Terrorism: Texas Penal Code §76.02

Texas Criminal Law

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The Texas Terrorism law gives police the right to arrest you if they believe you committed or conspired to commit certain offenses (described below) with the intent to intimidate the public or influence public policy or the government.

The Texas Legislature passed a bill that enacted this offense among several different terror-related offenses in 2023. The legislature intended these new state-level terrorism crimes to target “terrorists” who knowingly used terror tactics and people who provided material support to the “terrorists” to “terrorist organizations.”

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The Texas legislature codified the new Terrorism criminal offense in Texas Penal Code Section 76.02, and it went into effect, along with all of the new terrorism laws, September 1, 2023.

Convictions for any of the new offenses result in a penalty classification-level increase from the underlying offense and mandatory minimum sentences in certain circumstances. In addition to the new criminal laws, the legislature also created a “Terrorist Offender Registry,” similar to the sex offender registry.

The Penal Code classifies the Texas Terrorism law under Title 12 “Terrorism,” Chapter 76 “Terroristic Offenses.” Learn more about the Texas offense of Terrorism below.

What is the current Texas law about Terrorism?

The current Texas law defines the offense of Terrorism in Penal Code Section §76.02 as follows:[1]

(a) A person commits an offense if the person:

(1) commits or conspires to commit an offense under:

(A) Chapter 19;

(B) Section (C) Section (D) Section 20A.02;

(E) Section 22.02;

(F) Section 22.021;

(G) Section 22.05, if punishable as a felony;

(H) Section 22.07, if punishable as a felony;

(I) Section 22.09;

(J) Section 28.02;

(K) Section 28.07, if punishable as a felony;

(L) Section 29.03;

(M) Section 38.152, if punishable as a felony; or

(N) Section 46.08; and

(2) commits or conspires to commit that offense with the intent to:

(A) intimidate or coerce the public or a substantial group of the public; or

(B) influence, by intimidation or coercion, the policy, conduct, or activities of this state, a political subdivision of this state, or the United States.

The 88th Texas Legislature created this law in 2023,[2] effective September 1, 2023.[3]

How can I be charged with a Terrorism offense in Texas?

The state can charge you with Terrorism in Texas if the state’s attorneys believe that each of the elements of 76.02 as described in the section above have been met.

What is the statute of limitation for Terrorism in Texas?

Misdemeanor level Terrorism charges have a two-year limitations period.[4] Felony-level offenses likely have at least a three-year limitations period,[5] but the underlying offense may alter the analysis. Because this is a new law, it’s unclear how the limitations period calculations will be interpreted.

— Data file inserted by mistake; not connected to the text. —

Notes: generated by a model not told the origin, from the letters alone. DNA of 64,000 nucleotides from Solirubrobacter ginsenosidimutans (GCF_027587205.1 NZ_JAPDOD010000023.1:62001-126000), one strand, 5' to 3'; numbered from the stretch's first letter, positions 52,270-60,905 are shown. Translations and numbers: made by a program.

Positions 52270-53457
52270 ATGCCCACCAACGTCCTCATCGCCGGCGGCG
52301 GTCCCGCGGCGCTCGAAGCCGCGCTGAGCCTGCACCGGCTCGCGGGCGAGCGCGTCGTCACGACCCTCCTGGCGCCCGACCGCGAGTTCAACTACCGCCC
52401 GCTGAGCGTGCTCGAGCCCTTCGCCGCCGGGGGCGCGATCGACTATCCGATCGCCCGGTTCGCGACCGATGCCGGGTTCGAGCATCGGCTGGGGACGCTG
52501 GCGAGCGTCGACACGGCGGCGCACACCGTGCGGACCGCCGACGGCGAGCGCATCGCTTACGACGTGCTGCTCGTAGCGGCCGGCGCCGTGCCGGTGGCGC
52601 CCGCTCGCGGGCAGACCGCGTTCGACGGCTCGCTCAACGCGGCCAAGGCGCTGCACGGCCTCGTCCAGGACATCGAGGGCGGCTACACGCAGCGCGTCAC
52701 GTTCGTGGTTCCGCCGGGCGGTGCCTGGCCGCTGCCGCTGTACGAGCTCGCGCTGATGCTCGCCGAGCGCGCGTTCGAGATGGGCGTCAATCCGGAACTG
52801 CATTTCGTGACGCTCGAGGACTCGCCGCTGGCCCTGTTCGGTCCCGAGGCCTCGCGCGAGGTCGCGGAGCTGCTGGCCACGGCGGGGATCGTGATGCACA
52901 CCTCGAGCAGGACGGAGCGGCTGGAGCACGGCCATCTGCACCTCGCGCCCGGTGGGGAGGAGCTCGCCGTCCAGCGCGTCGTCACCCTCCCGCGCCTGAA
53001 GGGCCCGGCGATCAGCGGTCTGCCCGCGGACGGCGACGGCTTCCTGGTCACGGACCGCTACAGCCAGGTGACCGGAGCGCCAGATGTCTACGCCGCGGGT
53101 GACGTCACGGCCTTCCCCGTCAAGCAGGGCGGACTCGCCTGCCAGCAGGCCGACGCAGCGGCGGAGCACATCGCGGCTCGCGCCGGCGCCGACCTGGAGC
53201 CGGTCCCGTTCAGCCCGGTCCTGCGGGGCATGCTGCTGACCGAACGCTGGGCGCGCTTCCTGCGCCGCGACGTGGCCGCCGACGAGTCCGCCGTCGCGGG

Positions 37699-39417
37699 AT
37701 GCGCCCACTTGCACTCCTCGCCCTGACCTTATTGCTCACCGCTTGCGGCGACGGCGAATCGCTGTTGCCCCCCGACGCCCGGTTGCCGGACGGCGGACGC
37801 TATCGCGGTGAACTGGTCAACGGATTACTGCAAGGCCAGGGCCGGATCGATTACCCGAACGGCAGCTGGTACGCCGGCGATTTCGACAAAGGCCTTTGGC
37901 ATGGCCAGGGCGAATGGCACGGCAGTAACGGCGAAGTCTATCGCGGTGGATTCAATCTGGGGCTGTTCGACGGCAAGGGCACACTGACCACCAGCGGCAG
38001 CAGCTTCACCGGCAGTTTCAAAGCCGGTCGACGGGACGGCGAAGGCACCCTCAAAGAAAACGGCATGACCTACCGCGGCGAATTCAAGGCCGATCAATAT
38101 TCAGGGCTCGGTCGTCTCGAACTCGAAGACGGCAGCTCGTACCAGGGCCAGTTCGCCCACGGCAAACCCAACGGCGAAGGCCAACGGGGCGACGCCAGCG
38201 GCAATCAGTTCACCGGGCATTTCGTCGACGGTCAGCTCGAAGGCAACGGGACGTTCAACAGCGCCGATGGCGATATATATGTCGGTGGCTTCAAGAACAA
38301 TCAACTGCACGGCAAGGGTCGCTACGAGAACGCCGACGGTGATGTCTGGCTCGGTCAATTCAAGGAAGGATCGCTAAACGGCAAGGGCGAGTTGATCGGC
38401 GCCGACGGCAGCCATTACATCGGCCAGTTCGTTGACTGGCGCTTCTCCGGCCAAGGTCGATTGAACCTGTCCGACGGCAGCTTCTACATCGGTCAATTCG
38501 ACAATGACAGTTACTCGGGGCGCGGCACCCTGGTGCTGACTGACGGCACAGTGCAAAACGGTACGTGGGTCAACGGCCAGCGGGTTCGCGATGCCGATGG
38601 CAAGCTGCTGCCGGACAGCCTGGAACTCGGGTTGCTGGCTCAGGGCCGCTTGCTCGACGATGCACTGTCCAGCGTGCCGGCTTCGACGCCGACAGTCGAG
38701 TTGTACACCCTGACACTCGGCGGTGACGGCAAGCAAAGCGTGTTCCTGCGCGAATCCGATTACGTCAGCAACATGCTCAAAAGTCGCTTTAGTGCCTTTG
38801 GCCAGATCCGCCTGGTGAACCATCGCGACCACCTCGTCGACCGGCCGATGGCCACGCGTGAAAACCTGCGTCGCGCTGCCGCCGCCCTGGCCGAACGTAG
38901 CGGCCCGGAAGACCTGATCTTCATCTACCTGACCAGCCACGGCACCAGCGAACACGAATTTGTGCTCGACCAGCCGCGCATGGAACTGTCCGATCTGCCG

What is the penalty for a Texas Terrorism offense?

The statute classifies the Terrorism offense as one category higher than the most serious offense listed in Subsection (a) that was committed or conspired to be committed.[6] However, Class A misdemeanors do not turn into felonies. Instead, Terrorism convictions where the underlying offense is a Class A misdemeanor will carry a 180-day mandatory jail sentence in lieu of a classification increase.[7] Likewise, first degree felonies do not turn into capital felonies. A Terrorism case with a base offense at the first degree felony level will carry a minimum 15 year prison sentence.[8]

Can you get probation for Terrorism in Texas?

The Texas Code of Criminal Procedure does not specifically disallow judges from accepting deferred adjudication plea deals for these offenses.[9] And neither judges nor juries are specifically disallowed from granting and recommending community supervision (probation).[10]

However, neither judges nor juries may recommend community supervision for any suspended sentence of over 10 years.[11] Also, judges may not grant community supervision after a conviction if (1) the defendant used or exhibited a deadly weapon during the commission of the felony or immediate flight thereafter and (2) the defendant used or exhibited the deadly weapon himself or was a party to the offense and knew that a deadly weapon would be used or exhibited.[12]

What level of crime is Terrorism in Texas?

The penalty for a Terrorism conviction ranges from a misdemeanor to the highest felonies. The specific classification is based on the underlying offense.

Learn more about the penalty range for this offense in the section above.

^1. Texas Penal Code §76.02. This law is current as of the 88th Legislature Regular Session.^2. SB 1518, 88th Texas Legislature (RS), Section 5^3. SB 1518, 88th Texas Legislature (RS), Section 6^4. Code of Criminal Procedure 12.02(a)^5. See Code of Criminal Procedure 12.01(9)^6. Texas Penal Code §76.02(b)^7. §76.02(b)(1), Texas Penal Code^8. §76.02(b)(2), Texas Penal Code^9. See Chapter 42, Texas Code of Criminal Procedure, Art. 42A.102^10. See Chapter 42, Texas Code of Criminal Procedure, Art. 42A.054 & Art. 42A.056^11. Art. 42A.053(c), Texas Code of Criminal Procedure and Art. 42A.056(1), Texas Code of Criminal Procedure^12 Art. 42A.054(b), Texas Code of Criminal Procedure

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